It was probably the wrong call, and everybody's noticed. PFA Player of the Year Gareth Bale -- lovely, amiable, Astroboy-a-like that he is; Welsh hero that he will hopefully become -- has not been the best player in the Premier League this season.
Indeed, he hasn't even been the best player at Tottenham, an accolade I give to Luka Modric from Rafael van der Vaart, by a nose. His league numbers are some distance south of impressive: 7 goals (= Jermaine Beckford); one assist (= Ali al Habsi!); fewer goalscoring chances created than his Welsh counterpart Simon Davies of Fulham (43 to 50, via Opta). He can and he has been domestically shackled, whether with nous (Phil Neville) or with youthful brio (Rafael). If he is shown inside while still accelerating, if he is forced onto his weaker foot, if the space in behind is covered, he can be neutered. Not literally.
And of course, the moments that have defined his season, established his reputation, and set in motion a petty and tiresome hither-and-yon of hype and backlash, have come in the Champions League, a competition theoretically out of the ambit of the award. Maicon, presumably, didn't get to vote.
The PFA Player of the Year award is a problematic, nonsensical, and probably irrelevant bauble. For mysterious reasons the players vote halfway through the season, and it is fair to presume that their votes (as, perhaps, with all secret ballots of any kind) are coloured as much by their personal antipathy towards
Nani a candidate as by any calculus of worth or impact. Then there is the strong suspicion that many footballers don't participate; I have it on good authority, for instance, that Mario Balotelli voted for himself three times and then ate the ballot paper. This year, too, the voting has thrown up a glorious moment of facepalmistry with the proclamation of Jack Wilshere as young player of the year, making him officially and incontrovertibly better than all other footballers that began the season aged under 23.
Including Gareth Bale.
The temptation is to suppose that footballers are thick and easily led, and so will vote for whoever's on the backpages of the newspapers that accompany the ballot through the letterbox, or whatever football mansions have. (Stephen Ireland employs a miniature snow leopard, dyed baby pink, to stand at attention by the door. The leopard accepts the delivery from the terrified postman and then pads silently through the house with an air of latent, tasteless menace and a mouthful of utility bills.) And doubtless, hype and the timing of the vote played a part. But a more speculative reason for the vote occurred to me; it's possibly nonsense, but let's give it a whirl.
Fans and journalists relate to and evaluate footballers in a certain way: with bias, with love or hate, and sometimes with a critical, analytical and disinterested eye. But I think it's fair to suggest that footballers relate to other footballers in a different way; partly as colleagues, partly as friends or enemies, partly -- and I think crucially -- as opponents.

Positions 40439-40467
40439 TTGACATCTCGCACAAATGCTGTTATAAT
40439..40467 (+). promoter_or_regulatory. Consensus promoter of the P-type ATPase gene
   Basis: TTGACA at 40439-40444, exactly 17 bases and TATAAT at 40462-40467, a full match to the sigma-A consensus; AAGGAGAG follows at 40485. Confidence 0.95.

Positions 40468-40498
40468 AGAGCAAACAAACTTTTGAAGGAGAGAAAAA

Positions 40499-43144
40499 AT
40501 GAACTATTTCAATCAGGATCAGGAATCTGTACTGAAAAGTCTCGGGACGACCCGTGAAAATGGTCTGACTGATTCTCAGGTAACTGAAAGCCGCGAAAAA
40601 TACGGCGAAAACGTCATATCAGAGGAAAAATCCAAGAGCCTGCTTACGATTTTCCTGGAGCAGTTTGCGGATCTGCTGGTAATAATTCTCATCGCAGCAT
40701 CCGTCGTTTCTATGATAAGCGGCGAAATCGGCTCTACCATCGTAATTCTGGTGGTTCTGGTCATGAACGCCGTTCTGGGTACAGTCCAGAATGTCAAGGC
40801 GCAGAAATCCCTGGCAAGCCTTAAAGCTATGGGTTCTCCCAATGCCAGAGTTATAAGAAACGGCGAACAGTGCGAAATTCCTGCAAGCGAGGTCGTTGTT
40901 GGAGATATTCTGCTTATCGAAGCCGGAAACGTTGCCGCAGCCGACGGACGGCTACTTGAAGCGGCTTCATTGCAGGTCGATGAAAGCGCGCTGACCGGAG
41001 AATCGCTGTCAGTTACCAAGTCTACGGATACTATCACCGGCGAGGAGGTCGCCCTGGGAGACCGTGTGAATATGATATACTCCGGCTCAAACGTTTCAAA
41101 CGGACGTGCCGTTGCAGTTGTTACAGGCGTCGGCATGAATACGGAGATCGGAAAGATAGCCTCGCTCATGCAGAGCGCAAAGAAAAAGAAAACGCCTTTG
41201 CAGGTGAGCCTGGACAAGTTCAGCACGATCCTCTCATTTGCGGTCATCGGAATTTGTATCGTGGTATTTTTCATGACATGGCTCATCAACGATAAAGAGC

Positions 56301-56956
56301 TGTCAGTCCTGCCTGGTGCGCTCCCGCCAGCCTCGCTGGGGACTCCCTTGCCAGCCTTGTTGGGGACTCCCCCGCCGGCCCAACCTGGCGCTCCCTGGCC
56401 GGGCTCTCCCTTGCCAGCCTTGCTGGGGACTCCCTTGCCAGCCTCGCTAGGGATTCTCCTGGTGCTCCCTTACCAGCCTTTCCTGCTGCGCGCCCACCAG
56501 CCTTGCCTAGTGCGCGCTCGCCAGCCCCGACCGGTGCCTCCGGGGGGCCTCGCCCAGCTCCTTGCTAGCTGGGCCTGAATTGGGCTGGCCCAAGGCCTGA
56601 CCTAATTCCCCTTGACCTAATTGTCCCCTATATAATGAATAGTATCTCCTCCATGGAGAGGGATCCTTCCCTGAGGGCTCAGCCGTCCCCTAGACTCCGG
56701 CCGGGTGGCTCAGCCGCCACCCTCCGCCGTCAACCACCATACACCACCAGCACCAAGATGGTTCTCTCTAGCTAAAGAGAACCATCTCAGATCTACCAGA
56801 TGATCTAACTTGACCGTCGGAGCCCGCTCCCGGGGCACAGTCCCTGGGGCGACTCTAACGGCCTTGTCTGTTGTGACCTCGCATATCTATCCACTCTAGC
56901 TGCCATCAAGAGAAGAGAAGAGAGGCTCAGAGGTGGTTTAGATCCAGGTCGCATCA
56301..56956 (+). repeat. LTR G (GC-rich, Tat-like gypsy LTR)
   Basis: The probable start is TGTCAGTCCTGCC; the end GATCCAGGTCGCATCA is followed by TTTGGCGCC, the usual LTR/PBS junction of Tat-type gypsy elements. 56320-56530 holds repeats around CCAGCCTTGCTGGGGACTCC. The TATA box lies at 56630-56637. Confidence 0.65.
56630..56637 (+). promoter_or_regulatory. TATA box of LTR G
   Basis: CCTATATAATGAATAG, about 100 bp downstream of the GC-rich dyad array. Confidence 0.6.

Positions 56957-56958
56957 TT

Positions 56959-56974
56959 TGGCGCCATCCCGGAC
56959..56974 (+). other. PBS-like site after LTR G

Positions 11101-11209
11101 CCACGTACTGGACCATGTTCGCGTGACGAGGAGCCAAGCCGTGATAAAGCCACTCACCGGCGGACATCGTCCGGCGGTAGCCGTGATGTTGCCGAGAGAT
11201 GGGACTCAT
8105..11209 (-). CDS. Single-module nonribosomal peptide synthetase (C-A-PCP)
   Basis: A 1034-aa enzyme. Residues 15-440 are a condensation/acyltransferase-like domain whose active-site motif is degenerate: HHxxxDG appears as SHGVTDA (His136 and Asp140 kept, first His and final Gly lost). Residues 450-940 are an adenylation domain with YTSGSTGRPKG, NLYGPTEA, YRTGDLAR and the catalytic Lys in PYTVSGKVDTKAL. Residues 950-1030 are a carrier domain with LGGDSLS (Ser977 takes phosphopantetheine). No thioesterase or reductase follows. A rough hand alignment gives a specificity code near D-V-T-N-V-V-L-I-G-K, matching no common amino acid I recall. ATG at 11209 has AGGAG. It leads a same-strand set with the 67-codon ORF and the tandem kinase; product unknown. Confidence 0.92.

When faced with an opponent, any rational individual (or any rational individual's manager) considers the capabilities of that opponent not as they are in general or on average but as they might be in their fullest degree. What is the most damage that this player can do, and how can I combat it? For a right-back, right-winger or central defender, therefore, the Gareth Bale they prepare to face is the Gareth Bale that humiliated one of the world's best right backs, shredded the defence of the European champions, and slapped three glorious goals past a floundering Julio Cesar. That's who you'll be playing against. Watch the video. Watch it again. Watch it again. That's what the boy can do. Now don't let him.
And then, after the match, when you've done your job and removed Bale from your pocket, do you trot off thinking "that lad, not much cop". Or do you congratulate yourself on a superb day's work, tell yourself that you kept one of the best wingers in the league - no, in Europe! - nice and quiet, and pat yourself firmly on the back? The scale of your own achievement is measured relative to his ability: the better Bale is, the better you are. By playing brilliantly outside the league, Bale has made himself into a great player; by playing (relatively) poorly within the league, he's made his opponents feel great too. So they vote for him.
All of the above is, admittedly, the purest of conjecture: I have never been a professional footballer; I don't know if this is how it works. But as a tentative explanation for a puzzling choice, it at least offers more than just deriding the electorate. And there might even be a simpler alternative. By playing well in Europe, Bale has ensured that he does his best work to the largest available audience of his peers. Most Premier League footballers, after all, are free during the week, but busy on Saturday afternoons.